KSRM 920 AM Interview with Alaska Department of Corrections Wildwood Work Release Program's Thomas Lorah and Kenai Peninsula Business Everything Bagels talking about how the program's success is spreading around.
KSRM 920AM Interview: Talking Everything Bagels (7838939 bytes, video/3gpp)
Thomas Lorah is our latest participant in the Vocational Work Release Program at Alaska Department of Corrections Wildwood Correctional Complex. He was sentenced in 2012 and sent to WCC where he has remained. He completed a 6000 hour DOL Apprenticeship Program in Baking, completed several NCCER programs, Substance Abuse Treatment as well as a participant in the summer work release program at the cannery.
We contacted a new company in Soldotna, Everything Bagels, about a possible job placement for him a few months ago. They were eager to have him come work for them in the their new store, opening up in Kenai. He is their primary baker for this location. During the soft opening, everything sold out in less than 5 hours, before the lunch rush even started.
Several DOC employees went to the opening to support our newest participant and business (could be the reason they sold out so fast).
Thomas is extremely happy and loves what he is doing and it shows. He had a smile on his face the whole time. It was a perfect fit for both the employer and the employee.
This is Bill Bass, a Alaska Department of Corrections & Cordova Center resident who just graduated last night from the Downtown Soup Kitchen Hope Center Feed Me Hope Culinary Art School.
Bill was part of the first (12 week) class in this program that taught food preparation/cooking and also included life skills training. He had his first interview last week at a local restaurant.
Bill told us that the class gave him focus, but that more importantly these people became his family.
Six Alaska Department of Corrections residents at Cordova Center are being interviewed for the next class.
Check out this KTUU Channel 2 News story on Wildwood Correctional's Work Release Program that is helping prisoners re-enter society successfully
Check out this Alaska Dispatch News story on why fewer inmates are walking away from halfway houses in the Alaska Department of Corrections
Check out this KTUU Channel 2 News story on Alaska Department of Corrections success in halfway houses
Check out Alaska Department of Corrections Commisioner Dean Williams talking on a Facebook Live Chat on January 12, 2017
Alaska Department of Corrections Inmate Danielle Christescu talks about how DOC & GEO Group's Midtown Center staff are helping her transition successfully back into society.
Alaska Department of Corrections Inmate Willie Roundtree talks about how DOC & Geo Group's Cordova Center staff are helping him transition successfully back into society.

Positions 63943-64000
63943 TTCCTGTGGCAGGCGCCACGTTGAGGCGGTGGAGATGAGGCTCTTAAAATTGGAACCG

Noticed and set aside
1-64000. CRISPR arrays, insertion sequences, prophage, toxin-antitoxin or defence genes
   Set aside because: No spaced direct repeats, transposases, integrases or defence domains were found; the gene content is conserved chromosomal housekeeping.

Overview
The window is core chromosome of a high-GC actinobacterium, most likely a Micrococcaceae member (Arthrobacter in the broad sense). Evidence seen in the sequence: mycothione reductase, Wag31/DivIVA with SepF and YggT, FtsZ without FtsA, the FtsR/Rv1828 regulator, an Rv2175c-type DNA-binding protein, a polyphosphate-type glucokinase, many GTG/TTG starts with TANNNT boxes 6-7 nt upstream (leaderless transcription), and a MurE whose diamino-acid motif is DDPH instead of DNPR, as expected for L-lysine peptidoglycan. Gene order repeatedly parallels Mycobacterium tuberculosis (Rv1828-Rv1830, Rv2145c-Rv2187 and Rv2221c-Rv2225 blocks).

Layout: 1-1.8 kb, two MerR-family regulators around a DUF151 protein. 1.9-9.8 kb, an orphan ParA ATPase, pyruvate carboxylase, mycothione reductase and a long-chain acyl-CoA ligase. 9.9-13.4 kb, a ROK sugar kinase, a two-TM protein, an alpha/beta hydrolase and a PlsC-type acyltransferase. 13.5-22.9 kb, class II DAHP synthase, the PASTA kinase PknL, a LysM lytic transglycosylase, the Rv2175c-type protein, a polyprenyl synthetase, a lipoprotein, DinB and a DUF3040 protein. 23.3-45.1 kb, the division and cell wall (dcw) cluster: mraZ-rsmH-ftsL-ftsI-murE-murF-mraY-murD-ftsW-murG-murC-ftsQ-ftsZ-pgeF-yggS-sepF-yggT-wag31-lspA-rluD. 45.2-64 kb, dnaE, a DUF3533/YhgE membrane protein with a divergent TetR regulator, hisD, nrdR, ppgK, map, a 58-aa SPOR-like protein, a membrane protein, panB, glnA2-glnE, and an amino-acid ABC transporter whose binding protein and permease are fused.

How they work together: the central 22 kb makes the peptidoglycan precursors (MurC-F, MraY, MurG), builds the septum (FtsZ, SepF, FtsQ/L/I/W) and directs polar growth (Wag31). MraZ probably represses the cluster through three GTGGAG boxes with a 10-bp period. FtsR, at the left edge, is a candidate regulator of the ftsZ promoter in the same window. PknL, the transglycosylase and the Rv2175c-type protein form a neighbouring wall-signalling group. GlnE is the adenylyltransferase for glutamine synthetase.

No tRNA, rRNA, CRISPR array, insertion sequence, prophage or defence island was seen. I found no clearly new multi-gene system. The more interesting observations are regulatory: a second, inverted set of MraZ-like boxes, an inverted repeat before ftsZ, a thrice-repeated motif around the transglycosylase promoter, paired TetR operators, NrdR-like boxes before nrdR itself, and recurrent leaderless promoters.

The first week of Probation Officer Academy #27 included a half day of training with Probation Officer Morgen Jaco discussing the Alaska Prisoner Reentry Initiative. Upon conclusion of the classroom presentation, Officers were encouraged to meet the providers. PO Jaco did a wonderful job organizing a Community Resource Venue that hosted 19 agencies that provide services to returning citizens. Probation officers attending the academy in addition to field and institutional officers from surrounding areas were invited to participate. Officers were able to gather information, speak with service providers directly and ask questions to expand their knowledge concerning what resources are available to assist them in the future.
This event aids officers in understanding their role concerning reentry and identifying community partners within their areas. The representative agencies were able to engage in a two way dialog with new probation officers to facilitate future communications and coordination of services.
Thank you to Probation Officer Jaco for coordinating this event that brought our services providers to one location.
Goose Creek’s ReEntry Program had the opportunity to host a Peer to Peer Presentation with local agencies and the McShin Foundation coming together to share a common theme of “Hope” when trying to overcome substance abuse. John Shinholser, the President of the McShin Foundation, shared his mission of delivering hope to recovering addicts and alcoholics along their journey to a healthier life. He brought along Kara Nelson from the Haven House and the Juneau ReEntry Coalition, Christina Love from Juneau’s Aware Shelter, and Donteh Devoe from Cook Inlet Tribal Council’s recovery services.
All four presenters took turns sharing the lows of an addictive past through the turmoil of change. This change included overcoming guilt, shame, fear, and finding self-worth. They explained that the journey is not easy, but with an open mind and a spiritual awakening, sobriety is possible. They no longer feared success and owned their own choices, getting to a point where substance abuse was no longer consuming their lives. Kara spoke of the anger she once had and realization that the little things matter if you want a positive future. Christina shared how she once felt happiness could be bought and sadness covered up. Donteh expressed how family can play a huge role in the direction we take and his desire to change his legacy. Finally, John shared his years in the military and the challenges he had to face and overcome to get his life on track.